Where does true love live? This is the question that runs through my mind as I sit down with Ella Ezeike.
Bluebird is a short poetic film that delves into the experience of the love and kinship that exists between a group of friends after the end of a romantic relationship. In the woes of heartbreak, our protagonist is shrouded in love by her friends as she attempts to find healing and understanding of a romantic relationship that has gone wrong.
Ella Ezeike; the Nigerian-American photographer and director has just debuted her first short film. Her latest project ‘Bluebird’ is a story about love, heartbreak and friendship. Entirely self-funded, she takes me through her journey to finding her calling as a filmmaker and how love informs the stories she wishes to tell.
Who were some of your inspirations for photography and film growing up?
Growing up, I always loved David La Chapelle’s work and Hype Williams. They were at the centre of pop culture and music and produced amazing imagery that gave a real insight into their subjects. You could feel the rawness of each shot. The colours, choice of lighting and set design were just really thought out and cohesive. Their images just stood the test of time and are still so iconic. I hope to achieve that level of consistency and iconic status with my own work as I progress and develop.
When did you begin your journey into visual storytelling?
I have always been a very creative and visual person from such a young age. I have very vivid memories of making videos of me and my friends in secondary school. I was always lugging a camera around, capturing moments, interviewing people… I even had a YouTube channel where I would document my travels. Telling stories was something that always resonated with me. There was something so comforting about being able to capture moments in real-time and then reflect on the moments as time went on.
At what point did you decide that “Bluebirds’ was a visual story that you needed to tell?
I decided to make Bluebird after a very rough breakup. It affected me on such a deep level and there were moments when I just couldn’t get up most days. But my friends were there to help me and guide me, they were really my support system. As women, we often centre romantic relationships at the core of our lives and romantic relationships are important but there is so much beauty and safety in friendship. I wanted to communicate a narrative with this as the focal point. So I came up with the idea, told my friends – who loved the idea and pitched it to different collaborators. It was essentially a love letter to my friends.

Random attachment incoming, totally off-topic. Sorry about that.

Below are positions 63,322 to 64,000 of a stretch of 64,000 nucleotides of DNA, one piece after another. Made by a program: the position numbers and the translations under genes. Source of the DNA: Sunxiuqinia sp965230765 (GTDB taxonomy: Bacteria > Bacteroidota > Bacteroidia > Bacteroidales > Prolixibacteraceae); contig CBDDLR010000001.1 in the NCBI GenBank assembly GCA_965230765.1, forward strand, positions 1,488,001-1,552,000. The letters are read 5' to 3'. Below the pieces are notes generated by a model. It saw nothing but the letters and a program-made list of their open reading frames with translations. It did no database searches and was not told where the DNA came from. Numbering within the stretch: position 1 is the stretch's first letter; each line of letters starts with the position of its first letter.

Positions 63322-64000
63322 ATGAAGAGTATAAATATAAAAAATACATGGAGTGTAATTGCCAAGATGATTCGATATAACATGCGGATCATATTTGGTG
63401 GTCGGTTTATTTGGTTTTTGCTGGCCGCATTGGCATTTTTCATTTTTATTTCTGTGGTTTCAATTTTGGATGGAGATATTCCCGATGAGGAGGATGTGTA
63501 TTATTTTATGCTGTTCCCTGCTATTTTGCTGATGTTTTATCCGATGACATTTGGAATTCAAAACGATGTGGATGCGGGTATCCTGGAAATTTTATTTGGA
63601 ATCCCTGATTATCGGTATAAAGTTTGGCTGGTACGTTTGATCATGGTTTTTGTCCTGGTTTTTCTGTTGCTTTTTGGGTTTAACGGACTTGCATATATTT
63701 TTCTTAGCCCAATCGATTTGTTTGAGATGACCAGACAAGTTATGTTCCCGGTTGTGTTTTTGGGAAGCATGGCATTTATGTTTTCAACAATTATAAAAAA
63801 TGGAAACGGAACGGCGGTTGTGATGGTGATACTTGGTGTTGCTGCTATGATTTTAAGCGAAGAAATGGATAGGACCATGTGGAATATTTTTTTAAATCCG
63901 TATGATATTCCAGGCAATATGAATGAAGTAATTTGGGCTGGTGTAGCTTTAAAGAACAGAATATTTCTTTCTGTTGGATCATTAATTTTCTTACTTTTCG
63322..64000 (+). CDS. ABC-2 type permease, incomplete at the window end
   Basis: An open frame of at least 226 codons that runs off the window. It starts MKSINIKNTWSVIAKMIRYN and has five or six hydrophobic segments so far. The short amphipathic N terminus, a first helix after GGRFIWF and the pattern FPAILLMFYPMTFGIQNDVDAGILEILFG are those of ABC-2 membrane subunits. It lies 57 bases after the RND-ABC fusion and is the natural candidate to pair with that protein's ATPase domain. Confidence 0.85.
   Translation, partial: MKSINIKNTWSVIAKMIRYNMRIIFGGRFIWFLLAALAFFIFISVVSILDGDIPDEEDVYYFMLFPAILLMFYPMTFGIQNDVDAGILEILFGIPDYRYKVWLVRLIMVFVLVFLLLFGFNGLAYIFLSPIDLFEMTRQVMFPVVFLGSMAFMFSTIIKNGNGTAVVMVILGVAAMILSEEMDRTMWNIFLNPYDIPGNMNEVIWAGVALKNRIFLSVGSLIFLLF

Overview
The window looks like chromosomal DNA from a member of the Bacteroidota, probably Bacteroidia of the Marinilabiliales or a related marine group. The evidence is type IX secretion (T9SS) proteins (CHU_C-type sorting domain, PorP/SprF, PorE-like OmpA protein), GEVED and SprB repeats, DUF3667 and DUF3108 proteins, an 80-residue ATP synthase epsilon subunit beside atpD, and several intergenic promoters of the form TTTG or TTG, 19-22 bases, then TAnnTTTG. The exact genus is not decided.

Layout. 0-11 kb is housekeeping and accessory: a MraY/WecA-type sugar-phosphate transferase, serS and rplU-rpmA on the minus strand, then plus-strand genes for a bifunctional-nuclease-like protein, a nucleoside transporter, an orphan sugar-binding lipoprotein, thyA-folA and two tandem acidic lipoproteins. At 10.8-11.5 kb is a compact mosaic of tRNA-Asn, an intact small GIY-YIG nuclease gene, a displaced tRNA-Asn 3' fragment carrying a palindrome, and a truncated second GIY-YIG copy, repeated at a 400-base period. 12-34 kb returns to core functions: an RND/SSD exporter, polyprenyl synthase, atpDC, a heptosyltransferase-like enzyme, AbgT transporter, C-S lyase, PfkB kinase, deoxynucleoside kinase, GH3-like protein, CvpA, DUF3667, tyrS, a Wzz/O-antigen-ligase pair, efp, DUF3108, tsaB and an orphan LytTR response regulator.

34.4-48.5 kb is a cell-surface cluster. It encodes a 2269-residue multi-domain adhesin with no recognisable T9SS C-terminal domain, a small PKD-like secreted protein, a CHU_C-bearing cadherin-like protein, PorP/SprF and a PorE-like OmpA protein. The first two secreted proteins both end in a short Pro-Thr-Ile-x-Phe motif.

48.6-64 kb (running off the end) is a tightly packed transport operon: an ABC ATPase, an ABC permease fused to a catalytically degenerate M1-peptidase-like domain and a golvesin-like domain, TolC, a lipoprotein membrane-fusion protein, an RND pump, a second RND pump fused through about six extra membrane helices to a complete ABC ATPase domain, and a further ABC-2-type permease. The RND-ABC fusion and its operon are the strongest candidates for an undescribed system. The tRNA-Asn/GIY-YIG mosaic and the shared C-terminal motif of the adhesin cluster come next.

What was your decision making process when deciding when choosing the talent, the settings and the team involved in the film?
Well, there were a lot of hurdles making this because of the pandemic, different schedules… I even have to recast some people. There were moments, I felt discouraged and felt like giving up because I only had my passion and the passion of my collaborators to keep it going. But it was important to me to work with people who really believed in the idea. I thought that was a good foundation because with a project that is entirely self-funded you need people who are passionate otherwise it’s not really going to get its foot off the ground. I emailed and dm’d all the people involved and they were all really up for doing it.
All of my actors had minimal to no acting experience but I just had a feeling that they’d deliver the authenticity I wanted on camera because everyone was really excited to be involved and there was a relatability there for everyone. There was a good vibe between everyone and it was easy for me to be as blunt as possible in order to get what I felt the story needed. It was the same on the post-production side. My cinematographer was also extremely supportive and he was my soundboard through the entire thing so I’m really grateful for his involvement.
You beautifully told a story of the intimacy and healing that comes from female friendships. Can you tell us a bit about your experience with this?
My friends are really the loves of my life. It took a long time for me to feel like I could be vulnerable in female friendships and my friendship group really nurtures that side of me. They have gotten me through the worst of times and I think it’s so important to have friends who are just a stable and loving presence in your life. Not everyone is lucky enough to have that and I’m so happy I do.
What role does spoken wordplay in this film? Why did you choose it as a way to express the protagonist’s emotions?
It was important for me to have a poem in the film because I didn’t want dialogue in the film. I wanted the nuances and emotion to be played through body movement and facial expression. But I also wanted the protagonist’s hardships and vulnerabilities displayed in a way that the audience could really understand and relate to.
This is your first short film and it was handpicked to be previewed this fall before Reggie Yates’s ‘Pirates’ in cinemas all over London. How did that feel?
It felt amazing. It really helped me let go of my imposter syndrome. I was even told by the organisers that he was really pushing for my film to be a part of the lineup as there was only supposed to be one. So it was super affirming and it made me feel like there was space for me to be a creator and tell the stories that mean something to me.
Any hints on your next project?
I’m working on another film about the intricacies of human relationships in a family dynamic. This one is from the heart as well.